Photo courtesy of Wolf Pack Athletics Junior Julia Shelbourn (20) makes her move to the basketball against Air Force on Wednesday,Feb. 25 at Lawlor Events Center. Shelbourn scored a career high 10 points in the victory.


by Nicole Skow

The Mountain West Conference tournament is only a week away, but it appears that the Nevada women’s basketball team might be back on the right track. Despite losing to San Jose State 72-81, the Wolf Pack destroyed Air Force by over 30 points en route to a 74-42 shellacking on Feb. 25.

“It feels good (to get a win),” said Nevada point guard Ashlee Jones. “We were all playing together and everybody had fun tonight. That’s how we’re supposed to win.”

Execution wasn’t much of an issue against the Falcons. During the first half Nevada shot 40 percent to San José’s 37 percent. After intermission is when the Wolf Pack really took off. It held the Spartans to only six field goals on 29 percent field goal percentage. In comparison, Nevada shot 54 percent from the field, going 14-of-26.

Despite the Wolf Pack having 18 turnovers against Air Force, its 19 assists to make up for those mistakes. Nevada outrebounded the Falcons 52 to 29. Nevada center Mimi Mungedi led all players with 10 rebounds, to no surprise. The standout performance came in the form of forward Julia Shelbourn. She had a career-high 10 points as she came off of the bench for Mungedi.

“Julia in the last week and a half has really come into her own and played like we know she can play,” said Nevada head coach Jane Albright. “She’s extended her game and hit some jumpers. She got really fouled on the inside or else she would have had 14 points and gotten to the free throw line. I’m really proud of her. She works as hard as any kid in our program and you just love to see her have a game like this.”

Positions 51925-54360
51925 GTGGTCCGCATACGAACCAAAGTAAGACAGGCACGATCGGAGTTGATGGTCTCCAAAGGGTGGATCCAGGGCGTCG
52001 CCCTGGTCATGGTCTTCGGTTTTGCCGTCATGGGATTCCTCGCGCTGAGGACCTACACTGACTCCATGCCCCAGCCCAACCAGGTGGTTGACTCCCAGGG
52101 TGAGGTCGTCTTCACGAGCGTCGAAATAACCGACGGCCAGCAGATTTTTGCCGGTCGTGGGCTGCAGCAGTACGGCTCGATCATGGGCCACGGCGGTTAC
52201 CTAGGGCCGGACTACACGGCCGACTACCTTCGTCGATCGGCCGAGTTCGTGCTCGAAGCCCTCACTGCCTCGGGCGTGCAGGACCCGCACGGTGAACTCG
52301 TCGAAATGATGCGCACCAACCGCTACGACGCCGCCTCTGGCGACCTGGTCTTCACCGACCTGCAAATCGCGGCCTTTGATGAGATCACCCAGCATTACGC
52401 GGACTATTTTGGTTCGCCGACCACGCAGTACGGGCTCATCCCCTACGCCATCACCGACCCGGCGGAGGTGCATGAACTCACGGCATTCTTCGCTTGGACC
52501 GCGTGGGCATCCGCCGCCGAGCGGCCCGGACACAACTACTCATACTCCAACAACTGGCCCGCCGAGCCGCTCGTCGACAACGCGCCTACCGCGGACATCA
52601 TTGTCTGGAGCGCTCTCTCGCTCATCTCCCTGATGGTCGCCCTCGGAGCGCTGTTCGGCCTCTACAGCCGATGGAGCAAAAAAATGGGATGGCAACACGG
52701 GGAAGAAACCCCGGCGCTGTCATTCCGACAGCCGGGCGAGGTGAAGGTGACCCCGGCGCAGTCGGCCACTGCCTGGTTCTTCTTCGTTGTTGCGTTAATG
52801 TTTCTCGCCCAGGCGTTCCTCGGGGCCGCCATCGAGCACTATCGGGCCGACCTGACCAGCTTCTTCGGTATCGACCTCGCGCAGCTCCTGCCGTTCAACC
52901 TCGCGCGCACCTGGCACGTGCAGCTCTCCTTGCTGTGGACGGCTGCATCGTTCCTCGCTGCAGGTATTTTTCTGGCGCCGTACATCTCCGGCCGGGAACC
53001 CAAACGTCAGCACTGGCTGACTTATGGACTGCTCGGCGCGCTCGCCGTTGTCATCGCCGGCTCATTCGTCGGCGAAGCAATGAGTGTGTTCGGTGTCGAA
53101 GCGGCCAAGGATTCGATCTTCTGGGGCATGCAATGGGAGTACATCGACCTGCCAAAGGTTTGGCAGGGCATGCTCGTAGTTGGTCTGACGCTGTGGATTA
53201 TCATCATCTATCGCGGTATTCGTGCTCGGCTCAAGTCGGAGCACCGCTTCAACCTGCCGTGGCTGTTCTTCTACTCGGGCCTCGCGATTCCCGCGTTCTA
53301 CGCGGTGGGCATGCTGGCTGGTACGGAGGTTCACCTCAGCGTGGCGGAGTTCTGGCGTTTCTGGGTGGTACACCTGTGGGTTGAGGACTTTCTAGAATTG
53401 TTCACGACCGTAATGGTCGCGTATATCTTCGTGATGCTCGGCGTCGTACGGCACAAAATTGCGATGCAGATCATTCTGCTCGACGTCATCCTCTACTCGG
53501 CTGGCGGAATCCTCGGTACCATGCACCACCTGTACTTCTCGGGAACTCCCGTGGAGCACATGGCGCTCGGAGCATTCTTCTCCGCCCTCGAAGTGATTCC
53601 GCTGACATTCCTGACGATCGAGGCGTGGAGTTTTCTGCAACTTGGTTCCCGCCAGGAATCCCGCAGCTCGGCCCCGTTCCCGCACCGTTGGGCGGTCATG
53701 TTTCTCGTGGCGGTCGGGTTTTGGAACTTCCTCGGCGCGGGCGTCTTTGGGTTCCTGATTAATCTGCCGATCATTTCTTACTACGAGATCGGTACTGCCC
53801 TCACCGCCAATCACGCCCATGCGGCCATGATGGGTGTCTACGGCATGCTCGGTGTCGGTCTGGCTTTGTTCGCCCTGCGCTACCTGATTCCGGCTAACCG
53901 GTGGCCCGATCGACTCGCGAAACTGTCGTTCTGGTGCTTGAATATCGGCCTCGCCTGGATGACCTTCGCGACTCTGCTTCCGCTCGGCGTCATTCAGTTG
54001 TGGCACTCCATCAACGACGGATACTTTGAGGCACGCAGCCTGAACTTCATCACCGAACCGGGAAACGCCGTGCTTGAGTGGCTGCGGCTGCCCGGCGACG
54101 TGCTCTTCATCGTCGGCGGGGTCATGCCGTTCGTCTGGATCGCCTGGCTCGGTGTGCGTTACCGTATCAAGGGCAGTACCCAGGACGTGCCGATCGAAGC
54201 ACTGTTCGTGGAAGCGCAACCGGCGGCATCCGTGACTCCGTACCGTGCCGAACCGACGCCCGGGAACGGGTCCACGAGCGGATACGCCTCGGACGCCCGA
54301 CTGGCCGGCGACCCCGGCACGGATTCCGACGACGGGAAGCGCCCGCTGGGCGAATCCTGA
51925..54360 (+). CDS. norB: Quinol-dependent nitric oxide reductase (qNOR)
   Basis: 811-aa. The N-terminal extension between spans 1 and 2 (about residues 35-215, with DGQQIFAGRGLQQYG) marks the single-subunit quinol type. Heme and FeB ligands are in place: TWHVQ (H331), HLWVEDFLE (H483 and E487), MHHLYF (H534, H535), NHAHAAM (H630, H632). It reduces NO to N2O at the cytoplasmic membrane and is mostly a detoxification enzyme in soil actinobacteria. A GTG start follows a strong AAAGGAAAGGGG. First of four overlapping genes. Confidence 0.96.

Shelbourn wasn’t the only one who had a solid game. With starting point guard Kelsey Kaelin out again due to an ankle injury, Jones started at point guard. She logged 28 minutes and ended with 9 points on 3-for-4 shooting.

“Ashlee’s done great,” Shelbourn said. “She’s picked up the point guard spot real easily and she’s doing it really effectively. She’s still getting her shots and she’s running her offense great. It’s awesome to see her step in and dominate that role.”

However, the Wolf Pack couldn’t carry the momentum over into its game against the Spartans the following Saturday. Nevada had a better shooting percentage than San Jose — 46 to 39 percent, — but the Spartans made buckets when it counted. The biggest disparity came at the free-throw line. San José reached the charity stripe

three times as much as Nevada. The Spartans stepped up to the stripe 24 times, making 17 total, while Nevada only stepped up eight times, sinking only four.

Going forward, the Pack has to continue playing its inside-out game. When it does that, the Wolf Pack gets more rebounds which leads to more shot opportunities. Air Force only had 10 points in the paint while Nevada put up an outstanding 44.

“When we get that insideout game we have a lot more flow, and we’re able to get a lot more rebounds,” Shelbourn said. “Our guards can set up their shot. They’re not rushing, not trying to shoot over someone. When we can get that inside-out game that’s where we’re our best.”

In its last two games, Nevada will take on Colorado State and San Diego State. The Pack will travel to Fort Collins, Colorado to take on the Rams who have won four straight games. Then the Wolf Pack will return home for its final game of the season to take on the Aztecs who fell short to Boise State a week earlier. The Pack will honor five seniors as it also attempts to get Albright closer to 500 wins.

Nicole Skow can be reached at euribe@sagebrush.unr.edu and on Twitter @TheSagebrush.